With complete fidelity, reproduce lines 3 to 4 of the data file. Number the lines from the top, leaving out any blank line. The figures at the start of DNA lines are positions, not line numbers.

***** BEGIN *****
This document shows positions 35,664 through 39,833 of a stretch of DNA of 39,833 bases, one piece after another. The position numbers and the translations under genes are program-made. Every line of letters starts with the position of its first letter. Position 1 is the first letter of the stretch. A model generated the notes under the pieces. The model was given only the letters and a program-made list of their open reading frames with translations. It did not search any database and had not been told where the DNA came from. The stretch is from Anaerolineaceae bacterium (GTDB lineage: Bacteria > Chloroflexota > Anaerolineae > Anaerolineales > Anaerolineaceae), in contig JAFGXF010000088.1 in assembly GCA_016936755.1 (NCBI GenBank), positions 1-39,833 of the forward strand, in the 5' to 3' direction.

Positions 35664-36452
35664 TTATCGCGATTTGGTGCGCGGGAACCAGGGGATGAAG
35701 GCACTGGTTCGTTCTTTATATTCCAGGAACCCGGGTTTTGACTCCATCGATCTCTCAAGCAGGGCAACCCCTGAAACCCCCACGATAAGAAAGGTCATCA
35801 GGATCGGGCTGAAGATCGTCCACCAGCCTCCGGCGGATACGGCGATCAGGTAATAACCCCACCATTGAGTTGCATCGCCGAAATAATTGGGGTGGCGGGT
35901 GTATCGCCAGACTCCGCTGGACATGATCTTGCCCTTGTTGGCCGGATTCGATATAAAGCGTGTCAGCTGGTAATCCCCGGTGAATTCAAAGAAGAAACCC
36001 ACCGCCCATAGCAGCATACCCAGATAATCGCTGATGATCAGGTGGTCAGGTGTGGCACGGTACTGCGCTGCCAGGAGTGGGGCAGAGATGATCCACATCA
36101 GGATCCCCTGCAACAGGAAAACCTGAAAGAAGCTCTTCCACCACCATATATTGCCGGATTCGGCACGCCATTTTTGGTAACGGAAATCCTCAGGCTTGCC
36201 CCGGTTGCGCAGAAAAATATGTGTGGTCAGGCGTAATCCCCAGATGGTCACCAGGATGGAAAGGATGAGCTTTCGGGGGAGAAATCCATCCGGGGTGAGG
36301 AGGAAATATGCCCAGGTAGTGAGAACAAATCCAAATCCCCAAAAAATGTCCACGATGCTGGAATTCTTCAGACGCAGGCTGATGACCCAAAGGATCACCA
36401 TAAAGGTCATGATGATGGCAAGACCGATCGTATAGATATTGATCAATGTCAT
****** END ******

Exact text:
35664 TTATCGCGATTTGGTGCGCGGGAACCAGGGGATGAAG
35701 GCACTGGTTCGTTCTTTATATTCCAGGAACCCGGGTTTTGACTCCATCGATCTCTCAAGCAGGGCAACCCCTGAAACCCCCACGATAAGAAAGGTCATCA